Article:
It's That Time Of Year Again -- The Banished Words List

[ Posted Tuesday, December 30th, 2008 – 18:22 UTC ]

And the air was full of shoutings,
And the thunder of the mountains,
Starting, answered "Baim-wawa!"

-- Henry Wadsworth Longfellow, from "Song of Hiawatha"


[As is traditional, I start this article about Lake Superior State University with the immortal words of Longfellow. Baim-wawa, indeed.]

From Lake Superior State University (LSSU) comes the annual list of banished words, which have overstayed their welcome among our popular culture, and are henceforth banished into the linguistic wilderness.

Out of thousands of suggestions on their web site in the past year, the intrepid Language Cops at LSSU have selected the following list, which should be avoided in the future.

Now, while LSSU claims a 34-year history of proclaiming such verbal garbage to be avoided, I have a few suggestions of my own which did not make the list. The first is "Clintonistas" which always had a vague revolutionary feel which it doesn't really deserve. Next up, a term I created and promise never to use again, "Super Duper Tsunami Tuesday." Sheesh. And two terms spring to mind which hopefully will be replaced soon with something a little less euphemistic: "extraordinary rendition" and "enhanced interrogation techniques." The first can easily be replaced by "state-sanctioned kidnapping" and the second, of course, is nothing but "torture."

Feel free to add your own to the list of terms you never want to have to hear ever again. Or you can even suggest terms for inclusion on next year's list on the LSSU website. Check out their previous lists, as well.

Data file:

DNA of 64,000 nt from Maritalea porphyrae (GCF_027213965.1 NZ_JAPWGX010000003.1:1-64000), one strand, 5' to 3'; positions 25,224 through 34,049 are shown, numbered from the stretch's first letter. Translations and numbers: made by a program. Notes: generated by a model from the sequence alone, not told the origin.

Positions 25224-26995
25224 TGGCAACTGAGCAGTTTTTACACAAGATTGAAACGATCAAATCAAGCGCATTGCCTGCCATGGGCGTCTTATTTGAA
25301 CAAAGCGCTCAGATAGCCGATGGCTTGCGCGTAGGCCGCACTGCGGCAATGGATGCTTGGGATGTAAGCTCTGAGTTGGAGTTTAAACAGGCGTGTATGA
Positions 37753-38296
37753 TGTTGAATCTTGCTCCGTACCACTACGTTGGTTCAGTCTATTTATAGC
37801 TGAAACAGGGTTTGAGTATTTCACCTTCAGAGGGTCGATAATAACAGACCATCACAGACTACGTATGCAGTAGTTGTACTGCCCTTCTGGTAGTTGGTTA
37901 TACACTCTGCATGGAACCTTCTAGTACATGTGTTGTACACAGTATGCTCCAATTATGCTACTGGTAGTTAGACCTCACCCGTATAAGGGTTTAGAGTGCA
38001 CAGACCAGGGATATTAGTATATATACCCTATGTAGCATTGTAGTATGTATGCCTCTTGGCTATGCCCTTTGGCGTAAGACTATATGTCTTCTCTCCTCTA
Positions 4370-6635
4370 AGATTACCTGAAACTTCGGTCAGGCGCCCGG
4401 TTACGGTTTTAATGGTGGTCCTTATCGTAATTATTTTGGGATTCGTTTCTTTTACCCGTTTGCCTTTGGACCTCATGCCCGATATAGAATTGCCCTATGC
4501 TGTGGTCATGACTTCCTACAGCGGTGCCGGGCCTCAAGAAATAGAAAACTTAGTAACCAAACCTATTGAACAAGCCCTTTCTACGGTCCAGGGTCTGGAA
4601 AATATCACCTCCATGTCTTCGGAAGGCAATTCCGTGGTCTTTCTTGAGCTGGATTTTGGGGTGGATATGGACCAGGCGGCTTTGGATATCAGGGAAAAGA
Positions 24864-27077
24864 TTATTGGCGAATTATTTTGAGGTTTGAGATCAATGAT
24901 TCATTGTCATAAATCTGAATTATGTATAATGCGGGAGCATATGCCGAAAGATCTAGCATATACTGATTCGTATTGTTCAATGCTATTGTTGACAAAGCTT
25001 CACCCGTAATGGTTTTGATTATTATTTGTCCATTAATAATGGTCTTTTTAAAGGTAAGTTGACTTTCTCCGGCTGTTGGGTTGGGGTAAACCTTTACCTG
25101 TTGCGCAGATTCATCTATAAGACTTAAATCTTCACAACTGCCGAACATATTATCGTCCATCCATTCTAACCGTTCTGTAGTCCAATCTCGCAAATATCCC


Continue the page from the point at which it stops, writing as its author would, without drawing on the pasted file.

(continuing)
Without further introduction, here are the official banished terms for 2009:


Green (as well as "going green" or "green technology," and all other permutations)

Carbon footprint / Carbon offsetting

Maverick (as well as "mavericky")

First Dude (spouse of female head of state)


Wall Street / Main Street

(anything)-Monkey (anything with "-monkey" tacked on the end of it)

<3 (used in texting, supposed to be a sideways heart. Often misread as "less than three")

Icon / Iconic

Game changer


Desperate search

Not so much ("a favorite of snarky critics and bloggers")

Winner of (x) nominations (you haven't won yet, you've just been nominated.)

It's that time of year again


So, as your favorite word-monkey sinks slowly in the West for 2008, he ends his desperate search for a final game-changing iconic topic for this year, while he begins his winter staycation. Winner of absolutely no nominations for Pulitzer Prizes, reporting on Wall Street bailouts and the greening of Main Street, this column vows to reduce its carbon footprint next year (although our carbon atoms are quite small, and their footprints are already pretty tiny...). We bid so long this year to maverick John McCain and the equally mavericky Sarah Palin (and her First Dude, of course). Is this column sorry to see them go? Not so much.

We'll be taking a two-day New Year's break here at, since (after all), it's that time of year again. See you all Friday, and until next year:



-- Chris Weigant


3 Comments on “It's That Time Of Year Again -- The Banished Words List”

  1. [1] 
    Elizabeth Miller wrote:

    I have three words that I never want to hear again...

    If I never hear the words Joe, the, and plumber used together in the same breath, sentence, paragraph or long-winded essay, it will be too soon!

    Happy New Year! Hau'oli Makahiki Ho'u!

  2. [2] 
    Chris Weigant wrote:

    Elizabeth -


    I fully agree about Joe the Plumber... and I'm going to ignore that remark about long-winded essays...


    Hau'oli Makahiki Ho'u to all!!


  3. [3] 
    Elizabeth Miller wrote:


    ...just a quick word about long-winded essays...I love them! Yeah, I love them! Your lengthy posts of late have been nothing short of thoroughly enjoyable.

    I have already seen one of my favourite people - who shall remain nameless - shy away from being long-winded or even very visible in the public eye and so I am desperately counting on the fact that you won't be doing anything that would even remotely continue that trend toward dreaded brevity.

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